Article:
Connect Books has bought the remaining 49% stake in Wordery to become the sole owners of the retailer.
Wordery – an online bookseller – was established in October 2012 as a joint enterprise between Connect Books, which owned a 51% stake, and former Book Depository IT director Will Jones and founding partners Steve Potter, Rob Johnson, Lee Valentine and Tim Williams who owned the remaining 49%.
Connect Books, owned by the Connect Group Plc, has now bought the remaining 49% shares owned by the four founders for an undisclosed sum, making Wordery a wholly-owned subsidiary by Connect Books. However, it will continue to operate as a standalone business unit with the same staff. A Connect Books spokesperson told The Bookseller it would be “business as usual” at the retailer.
Justin Adams, managing director of Connect Books, said the platform was “integral” to the company’s growth strategy.
“I am delighted that Wordery is now fully part of the family of businesses that makes up Connect Books,” he said. “Wordery has achieved impressive growth since its launch in 2012 and is integral to our vision and long-term growth strategy. This acquisition is part of an investment plan for sustainable growth for the business which will continue to operate as a standalone business unit.”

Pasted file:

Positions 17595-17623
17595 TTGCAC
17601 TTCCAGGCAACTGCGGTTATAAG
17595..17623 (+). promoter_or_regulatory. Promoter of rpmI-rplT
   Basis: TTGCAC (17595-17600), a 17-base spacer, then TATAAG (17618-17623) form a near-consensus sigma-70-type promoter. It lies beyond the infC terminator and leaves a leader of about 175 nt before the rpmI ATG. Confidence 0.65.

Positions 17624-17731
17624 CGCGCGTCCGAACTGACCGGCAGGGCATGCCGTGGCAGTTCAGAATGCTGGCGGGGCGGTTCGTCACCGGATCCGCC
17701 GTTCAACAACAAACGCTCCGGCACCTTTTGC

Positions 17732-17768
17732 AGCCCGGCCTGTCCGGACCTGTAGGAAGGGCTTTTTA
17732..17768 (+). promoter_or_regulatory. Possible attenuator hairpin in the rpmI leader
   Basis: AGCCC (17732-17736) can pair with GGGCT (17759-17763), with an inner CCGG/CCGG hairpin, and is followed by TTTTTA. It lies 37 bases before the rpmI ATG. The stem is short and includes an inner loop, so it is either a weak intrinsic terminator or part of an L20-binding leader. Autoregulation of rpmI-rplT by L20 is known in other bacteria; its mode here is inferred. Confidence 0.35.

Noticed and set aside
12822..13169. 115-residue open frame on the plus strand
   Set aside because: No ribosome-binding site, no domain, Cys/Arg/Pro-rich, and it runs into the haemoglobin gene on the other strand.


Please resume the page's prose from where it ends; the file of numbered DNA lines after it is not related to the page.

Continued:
Will Jones, managing director and founder of Wordery, added: “I am delighted to be formally joining Connect Books. This is a logical development for us and it will be business as usual with our publishers and our other relationships.”
The Wordery team of 10 employees will remain in Farnborough, with Connect Books headquartered in Norwich.
The company has achieved rapid growth since it was founded in 2012. The most recent accounts filed at Companies House show that for the 14 months to 31st August 2014, sales accounted for £23.2m, up from £9.9m in 2013. Pre-tax profit meanwhile was £494,000, up from £22,000 a year earlier.
The company has not yet released its sales figures for the year ending August 2015.
When it launched, Wordery sparked anger from some independent bookselles who said that as a wholesaler, Connect Books should not be going into competition with them. At the time, Emma Milne-White from Hungerford Bookshop said: "They are a wholesaler, but they are meant to be supporting us too and I do think that the relationship element is important. I think the principle is more shocking than the reality."
However, then m.d Graeme Underhill defended the creation as a necessary development for the company to "thrive and prosper as a wholesaler."